Yesterday, the Republican-controlled House of Representatives passed a bill that will kill the Federal Communications Commission’s rules preventing internet service providers from selling users’ browsing data to advertisers and other third parties. Donald Trump‘s White House has indicated that it intends to sign the bill into law, a move that will drastically roll back the privacy rights of ordinary people on the internet. If the armies of anonymous right-wing trolls who helped propel the president to victory aren’t second-guessing their Trump support right about now, they really should be.
Last year, when the FCC was still under Democratic control, it passed rules that would require ISPs like Comcast and Verizon to obtain their customers’ explicit permission before sharing information like browser history and geographical data with other companies, a move that was hailed as a major step forward for online privacy at the time. The new law will eliminate those rules, reopening the path for providers to sell data about your porn viewing habits or the time you spend reading disreputable music publications to advertisers hoping to build detailed profiles of their potential customers.
During the presidential campaign, anonymous internet forums like Reddit, 4chan and 8chan, and the dingiest corners of Twitter emerged as major hubs for Trump supporters. “I’m fucking trembling out of excitement brahs,”one user of 4chan’s nihilistic right-wing politics board /pol/ proclaimed after Trump’s victory. “We actually elected a meme as president.”
The only thing chan trolls care about as much as ethics in gaming journalism and securing a future for white children is access to an internet that’s unfettered by snooping corporate interlopers. The entire identity of a Trump-loving 4chan poster is wrapped up in the anonymity of the internet, and the ability to do whatever you want online without consequences, whether it’s telling elaborate inside jokes on message boards or harassing liberal journalists on Twitter. The elimination of the FCC’s Obama-era privacy protections is a major blow to the idea of a free and open internet.
The trolls probably should have seen this coming when Trump selected the outspoken net neutrality opponent Ajit Pai as FCC commissioner, who voted against the privacy rules when he was a humble commission member. Still, they’ve spent the 12 hours since the news of the rollback broke in a state of apoplectic anxiety. The current top post on Reddit’s popular The_Donald board reads “Let’s discuss this ISP privacy bill.” All three of the top comments are Trump supporters who are against it. “I think there needs to be a new bill that introduces an all encompassing privacy protection,” a Redditor named StirlingG wrote. “I don’t like ISPs or websites selling my shit, and I don’t see any major positives to this.”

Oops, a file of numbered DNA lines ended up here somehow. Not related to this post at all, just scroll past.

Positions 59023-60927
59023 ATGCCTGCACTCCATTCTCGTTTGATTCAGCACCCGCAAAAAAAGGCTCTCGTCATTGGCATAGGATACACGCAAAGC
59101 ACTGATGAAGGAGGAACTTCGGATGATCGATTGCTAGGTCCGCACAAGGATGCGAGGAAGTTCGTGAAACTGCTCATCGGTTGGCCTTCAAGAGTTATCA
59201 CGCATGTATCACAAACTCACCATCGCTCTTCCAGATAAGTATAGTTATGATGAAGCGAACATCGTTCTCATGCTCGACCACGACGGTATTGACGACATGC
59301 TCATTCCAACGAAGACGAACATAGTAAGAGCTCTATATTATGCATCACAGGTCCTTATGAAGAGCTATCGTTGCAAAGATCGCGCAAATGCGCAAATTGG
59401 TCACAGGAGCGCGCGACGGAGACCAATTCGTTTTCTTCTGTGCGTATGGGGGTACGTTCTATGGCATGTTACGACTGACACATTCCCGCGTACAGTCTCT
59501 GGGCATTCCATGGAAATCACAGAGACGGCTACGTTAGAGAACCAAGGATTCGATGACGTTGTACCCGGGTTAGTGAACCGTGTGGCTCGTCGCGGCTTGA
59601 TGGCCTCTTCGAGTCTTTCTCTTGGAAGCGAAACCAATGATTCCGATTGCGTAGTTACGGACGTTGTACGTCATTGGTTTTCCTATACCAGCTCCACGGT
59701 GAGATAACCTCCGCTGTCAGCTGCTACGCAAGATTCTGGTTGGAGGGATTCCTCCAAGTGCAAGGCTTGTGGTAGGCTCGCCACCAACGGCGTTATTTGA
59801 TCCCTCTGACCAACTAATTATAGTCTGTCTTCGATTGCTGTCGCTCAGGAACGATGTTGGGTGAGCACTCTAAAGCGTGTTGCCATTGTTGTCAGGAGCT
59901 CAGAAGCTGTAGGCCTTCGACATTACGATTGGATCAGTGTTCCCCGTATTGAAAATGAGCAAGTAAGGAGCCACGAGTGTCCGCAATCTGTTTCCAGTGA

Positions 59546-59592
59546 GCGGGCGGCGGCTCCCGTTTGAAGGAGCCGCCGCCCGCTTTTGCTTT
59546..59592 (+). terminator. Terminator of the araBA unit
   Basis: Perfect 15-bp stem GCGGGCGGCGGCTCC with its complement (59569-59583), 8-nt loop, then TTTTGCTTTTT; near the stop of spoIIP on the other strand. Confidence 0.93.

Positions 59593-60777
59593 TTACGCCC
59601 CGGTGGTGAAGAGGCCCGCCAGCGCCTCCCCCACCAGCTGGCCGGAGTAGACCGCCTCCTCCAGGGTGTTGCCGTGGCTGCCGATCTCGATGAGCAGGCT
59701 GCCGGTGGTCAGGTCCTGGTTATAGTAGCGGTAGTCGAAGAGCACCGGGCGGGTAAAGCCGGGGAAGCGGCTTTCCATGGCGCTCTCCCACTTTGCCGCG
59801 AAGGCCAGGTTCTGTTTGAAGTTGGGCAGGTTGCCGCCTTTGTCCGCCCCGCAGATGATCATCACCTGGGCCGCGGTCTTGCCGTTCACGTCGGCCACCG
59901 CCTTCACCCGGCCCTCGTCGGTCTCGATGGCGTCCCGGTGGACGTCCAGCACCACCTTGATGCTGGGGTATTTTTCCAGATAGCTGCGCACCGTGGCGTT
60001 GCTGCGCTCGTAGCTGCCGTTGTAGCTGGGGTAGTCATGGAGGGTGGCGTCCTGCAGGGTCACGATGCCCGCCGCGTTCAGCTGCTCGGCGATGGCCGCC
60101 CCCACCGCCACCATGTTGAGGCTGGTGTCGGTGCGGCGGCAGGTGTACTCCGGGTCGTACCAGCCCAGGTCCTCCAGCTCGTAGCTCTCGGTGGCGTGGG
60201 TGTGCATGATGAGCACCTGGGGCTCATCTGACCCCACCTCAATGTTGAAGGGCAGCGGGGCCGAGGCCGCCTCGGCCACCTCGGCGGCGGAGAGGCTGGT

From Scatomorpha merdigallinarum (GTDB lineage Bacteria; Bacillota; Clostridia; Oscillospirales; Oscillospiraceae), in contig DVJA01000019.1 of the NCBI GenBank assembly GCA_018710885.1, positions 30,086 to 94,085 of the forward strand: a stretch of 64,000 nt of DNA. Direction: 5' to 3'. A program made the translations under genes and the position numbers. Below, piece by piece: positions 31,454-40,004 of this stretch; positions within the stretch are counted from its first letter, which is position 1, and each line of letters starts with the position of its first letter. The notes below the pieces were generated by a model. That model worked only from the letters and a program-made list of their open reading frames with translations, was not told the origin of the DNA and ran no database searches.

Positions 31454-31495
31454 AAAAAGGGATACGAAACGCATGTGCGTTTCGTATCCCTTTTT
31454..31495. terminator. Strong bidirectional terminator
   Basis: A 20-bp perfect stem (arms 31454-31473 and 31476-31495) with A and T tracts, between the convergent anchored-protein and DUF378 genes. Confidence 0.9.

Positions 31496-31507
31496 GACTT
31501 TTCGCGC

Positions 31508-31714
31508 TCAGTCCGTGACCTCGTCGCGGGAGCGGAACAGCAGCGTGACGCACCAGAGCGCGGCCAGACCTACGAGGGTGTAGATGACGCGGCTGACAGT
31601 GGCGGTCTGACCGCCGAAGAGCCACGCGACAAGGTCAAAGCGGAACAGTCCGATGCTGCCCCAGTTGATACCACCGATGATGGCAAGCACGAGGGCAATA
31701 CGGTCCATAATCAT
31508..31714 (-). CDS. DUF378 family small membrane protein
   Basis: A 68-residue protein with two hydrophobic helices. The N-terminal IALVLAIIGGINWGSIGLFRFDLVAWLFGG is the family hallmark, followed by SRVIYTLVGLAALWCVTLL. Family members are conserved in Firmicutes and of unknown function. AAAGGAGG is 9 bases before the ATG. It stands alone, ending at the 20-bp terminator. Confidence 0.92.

“Keep note: HUGE amounts of ‘former’ donald trump supporters shitposting,” a user named bloodfist45 observed, further down the post. “I believe they’ll only become former if Trump begins to vote on stuff like this,” another Redditor responded. “This bill is anti American. Data collection on massive levels is anti-american.”
Some responses were less measured. “I’m hopeful that Trump will veto the fuck out of this bill,” user 51Bootwearer wrote. (Just to reiterate: He’s not going to veto the bill.) “ARE YOU FUCKING KIDDING ME?” jdovejr echoed. “VETO THIS SHIT NOW.”
The internet’s other Trump hubs are no happier. “Where were you when Trump sided with corporations and government over the American people?” asks a post on /pol/ from this morning. “This is one of very few Obama-era regulations that should have stayed,” reads the top comment on Breitbart’s news story about the bill, which characterizes the privacy rules as “big government” overreach. “This is an attack against freedom,” another commenter responded. “I want to make my own decisions about my life, not others, and that includes my private info as well. this is total bs, the house giving in to the business “establishment”, Pres Trump should stop this!!!!!”
Incidentally, the episode is a useful cautionary tale for impressionable young Trump supporters about the Republican Party’s conflation of free-market corporatism and individual liberty in general. When you deregulate industries, it’s not the common man who enjoys new freedoms. It’s the people and organizations who already have lots of money and power–in this case, the ISPs. And when those people in power are given an opportunity to further exploit the common people who rely on them for essential services in exchange for a little more money, they’ll always take it. Take note, Twitter eggs and Reddit Pepes: it’s as true of healthcare and finance as it is of the internet.